Don Pedro (Edmundo Rivera Alvarez) is wary of the white woman who is asking for assistance. When Norah offers him money, he tells her, "People like yourself...you try to buy God and your mind is closed." Despite this, he asks if she can bring her brother to him.
When she says no, he tells her to come to his home the next day and gives her his address. She is to bring one of Joel's belongings. "Mrs. Benson, we know all about Joel Delaney and Tonio Perez. We will help," he says. While trying to find a cab to go home, Norah feels threatened by the hostility in the neighborhood.
Safely back at her Park Avenue flat, Norah knocks on Joel's bedroom door when she hears him speaking to someone. Amazingly, Joel is alone. He refuses to answer his sister's questions about the Perez boy.
Norah meets with Erika at a restaurant. The doctors tells her that Joel does indeed talk about Tonio and that the two men actually have a lot in common despite their different backgrounds. She also says that Norah shouldn't do anything rash.
Ignoring this, Norah arrives at Don Pedro's apartment and finds the mother of Tonio Perez (played by Teodorino Bello).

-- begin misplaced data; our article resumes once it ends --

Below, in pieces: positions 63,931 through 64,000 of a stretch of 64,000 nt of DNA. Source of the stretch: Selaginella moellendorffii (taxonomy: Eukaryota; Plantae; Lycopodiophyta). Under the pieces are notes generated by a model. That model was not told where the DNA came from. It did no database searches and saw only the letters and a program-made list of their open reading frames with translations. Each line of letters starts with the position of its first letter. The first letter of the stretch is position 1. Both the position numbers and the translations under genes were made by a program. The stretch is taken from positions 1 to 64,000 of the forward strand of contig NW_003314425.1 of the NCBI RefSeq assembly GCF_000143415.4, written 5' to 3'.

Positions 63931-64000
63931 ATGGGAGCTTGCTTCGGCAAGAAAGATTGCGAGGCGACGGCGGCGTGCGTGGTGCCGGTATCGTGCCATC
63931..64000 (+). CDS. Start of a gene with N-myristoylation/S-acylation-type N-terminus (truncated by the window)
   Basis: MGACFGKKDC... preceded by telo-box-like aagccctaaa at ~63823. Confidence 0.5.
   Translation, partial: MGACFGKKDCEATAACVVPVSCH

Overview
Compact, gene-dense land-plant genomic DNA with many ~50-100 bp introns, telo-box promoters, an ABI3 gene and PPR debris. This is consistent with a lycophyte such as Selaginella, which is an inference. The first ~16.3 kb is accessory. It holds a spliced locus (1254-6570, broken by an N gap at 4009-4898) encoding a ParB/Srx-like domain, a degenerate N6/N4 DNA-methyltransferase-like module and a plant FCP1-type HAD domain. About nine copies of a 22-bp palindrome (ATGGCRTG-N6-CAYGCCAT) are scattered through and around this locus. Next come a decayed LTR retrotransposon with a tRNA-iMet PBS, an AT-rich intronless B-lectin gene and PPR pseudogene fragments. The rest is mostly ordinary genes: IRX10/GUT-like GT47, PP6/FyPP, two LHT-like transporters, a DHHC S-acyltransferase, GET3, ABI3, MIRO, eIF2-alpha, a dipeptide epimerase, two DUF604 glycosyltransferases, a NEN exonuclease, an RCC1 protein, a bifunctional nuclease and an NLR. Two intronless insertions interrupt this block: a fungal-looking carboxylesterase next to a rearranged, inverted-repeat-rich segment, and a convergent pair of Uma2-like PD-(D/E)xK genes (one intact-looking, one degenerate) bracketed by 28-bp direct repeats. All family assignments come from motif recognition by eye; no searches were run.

As she's telling them both that she doesn't want her brother hanging around Mrs. Perez's son, she finds out some shocking news: Tonio is dead and the two believe that his spirit has entered Joel's body. Mrs. Perez admits that her son killed the other three girls - and tells Norah that Tonio's father killed him when he found out.
Others arrive for the ceremony. Norah gives Don Pedro Joel's scarf as music is played and candles are lit. All the participants seem possessed by the spirit they're trying to channel. Norah is overcome and almost passes out. According to Don Pedro, Tonio Perez's spirit doesn't want to come out because Norah isn't a believer. He tells her to come back with Joel.
When Norah gets home, she finds Joel screaming and barricaded inside. Frantic, she takes Peter and Carrie to Erika's apartment and catches her just as she's preparing her husband Justin (Michael Hordern) for a business trip.
Erika doesn't believe the story about the possession and tells Norah that the most important thing right now is the safety of her and her children. She tells Norah to go to her house in the Hamptons for now and that she will deal with Joel.
Norah rents a car and is off to the beachhouse. Erika's husband leaves for the trip, unaware that Joel is standing outside of his and Erika's apartment building.